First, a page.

Here's how N.C. and area members of the U.S. House voted Friday on the $700 billion bailout of financial markets, which passed 263-171. The House had rejected a bailout package but reconsidered one drafted – and passed – by the Senate Wednesday. The new version included tax breaks and projects to garner support. Lisa Zagaroli
VOTED IN FAVOR
Mel Watt, Charlotte Democrat: “The Senate's failure to pay for the cost of these measures concerns me. But we have no choice but to try to address the credit and economic crisis that we are in the middle of. While I would prefer to pay for these measures, I am not provided that option in this bill.”
Sue Myrick, Charlotte Republican: “I think we are in a very, quite frankly, dangerous place relative to the financial situation in the country.”
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John Spratt, York County, S.C., Democrat: “We should bear in mind, $700 billion will be the gross cost. … The net costs should be a lot less.”
Howard Coble, Greensboro Republican: “The limited access to credit, and in many instances, no access to credit can certainly contribute to a crisis. We can put on the blinders and go one way or the other, but this is a bill that must be addressed today.”
Bob Etheridge, Lillington Democrat: “This bill is not the blank check the Bush administration originally proposed. It eliminates golden parachutes and limits compensation for Wall Street executives, provides assistance for struggling homeowners and includes strong oversight and transparency to protect taxpayers' money.”
David Price, Chapel Hill Democrat: “The economy is teetering on the edge of a 1929-style meltdown, and like it or not, we are all in this together.”
Brad Miller, Raleigh Democrat: “There is now real transparency, and vastly improved accountability and oversight. The bill takes pains to shift the ultimate cost to the industry that made the mess, not innocent taxpayers.”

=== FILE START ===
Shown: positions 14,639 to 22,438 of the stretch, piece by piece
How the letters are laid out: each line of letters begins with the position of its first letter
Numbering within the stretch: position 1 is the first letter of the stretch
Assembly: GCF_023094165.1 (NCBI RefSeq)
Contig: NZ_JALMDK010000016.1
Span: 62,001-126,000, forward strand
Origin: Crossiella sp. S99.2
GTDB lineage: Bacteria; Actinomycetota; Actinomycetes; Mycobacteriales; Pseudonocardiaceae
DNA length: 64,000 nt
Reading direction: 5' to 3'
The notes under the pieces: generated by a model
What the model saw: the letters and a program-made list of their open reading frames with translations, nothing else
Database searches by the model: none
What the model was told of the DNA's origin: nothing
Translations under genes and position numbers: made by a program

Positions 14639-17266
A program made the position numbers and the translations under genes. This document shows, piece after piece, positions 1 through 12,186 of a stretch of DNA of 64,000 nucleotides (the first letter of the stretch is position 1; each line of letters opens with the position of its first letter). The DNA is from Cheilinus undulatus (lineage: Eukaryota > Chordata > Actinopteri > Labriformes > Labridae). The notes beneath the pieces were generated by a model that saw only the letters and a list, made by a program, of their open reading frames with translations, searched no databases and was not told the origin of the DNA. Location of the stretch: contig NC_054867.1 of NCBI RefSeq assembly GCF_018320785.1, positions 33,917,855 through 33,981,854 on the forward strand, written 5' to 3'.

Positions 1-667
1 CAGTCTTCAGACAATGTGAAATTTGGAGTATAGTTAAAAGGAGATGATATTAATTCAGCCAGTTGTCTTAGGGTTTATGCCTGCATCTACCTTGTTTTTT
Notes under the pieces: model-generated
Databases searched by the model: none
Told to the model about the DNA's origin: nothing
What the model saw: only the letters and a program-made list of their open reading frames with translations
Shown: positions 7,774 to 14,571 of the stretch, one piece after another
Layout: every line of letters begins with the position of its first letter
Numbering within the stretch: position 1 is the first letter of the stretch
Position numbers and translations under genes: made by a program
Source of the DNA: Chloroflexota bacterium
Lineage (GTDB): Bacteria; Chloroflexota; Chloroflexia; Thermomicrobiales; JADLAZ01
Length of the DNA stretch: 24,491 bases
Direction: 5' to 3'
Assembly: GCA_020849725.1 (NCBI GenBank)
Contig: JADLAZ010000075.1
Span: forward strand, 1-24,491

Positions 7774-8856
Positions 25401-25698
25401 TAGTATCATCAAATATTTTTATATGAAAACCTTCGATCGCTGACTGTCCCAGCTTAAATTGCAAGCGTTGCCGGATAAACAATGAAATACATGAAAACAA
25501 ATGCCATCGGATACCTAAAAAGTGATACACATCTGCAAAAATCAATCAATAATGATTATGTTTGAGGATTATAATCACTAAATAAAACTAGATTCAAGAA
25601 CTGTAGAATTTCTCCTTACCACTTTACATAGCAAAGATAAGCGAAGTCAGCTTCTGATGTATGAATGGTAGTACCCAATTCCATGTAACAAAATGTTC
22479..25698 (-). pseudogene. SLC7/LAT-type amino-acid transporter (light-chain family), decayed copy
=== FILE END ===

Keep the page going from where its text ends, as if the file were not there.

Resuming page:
Robin Hayes, Concord Republican: “The bill still contains a troubling provision that allows foreign-based banks or investment firms to have just as much access to U.S. tax dollars as American companies. Over the past few days, I sought to get this provision changed, but it hasn't.”
G.K. Butterfield, Wilson Democrat: “I have the 15th poorest district in the United States. My people are hurting. They didn't contribute to this problem. They are the victims.”
Virginia Foxx, Banner Elk Republican: “This plan does not address the underlying causes of today's financial crisis, it contains billions in pork from the Senate and it puts taxpayers on the hook for Wall Street's bad investment decisions.”
Patrick McHenry, Cherryville Republican: “For American taxpayers, $850 billion is an enormous price to pay for an experimental plan that can not promise market stability or fundamental reforms to avoid future turmoil.”
Mike McIntyre, Lumberton Democrat: “We needed a clean bill that would help American families and small businesses, not foreign investors and foreign banks. We also needed a bill that was not loaded down with extra spending that increases the national debt even more.”
Heath Shuler, Waynesville Democrat: “It still does not address the root problems or make the fundamental reforms to the system needed to prevent this situation from arising again. There is still a crisis of confidence and lack of trust between banks causing this credit crunch.”
Walter Jones, Farmville Republican: “This legislation is a vast expansion of the federal government at the expense of the American taxpayer and the free enterprise system. High-flying Wall Street firms created this problem and got rich in the process. Taxpayers should not have to pick up the tab for their poor business decisions.”
IN THE SENATE WEDNESDAY
Voted in favor: Richard Burr, R-N.C.; Lindsay Graham, R-S.C.
Voted against: Sen. Elizabeth Dole, R-N.C.; Jim DeMint, R-S.C.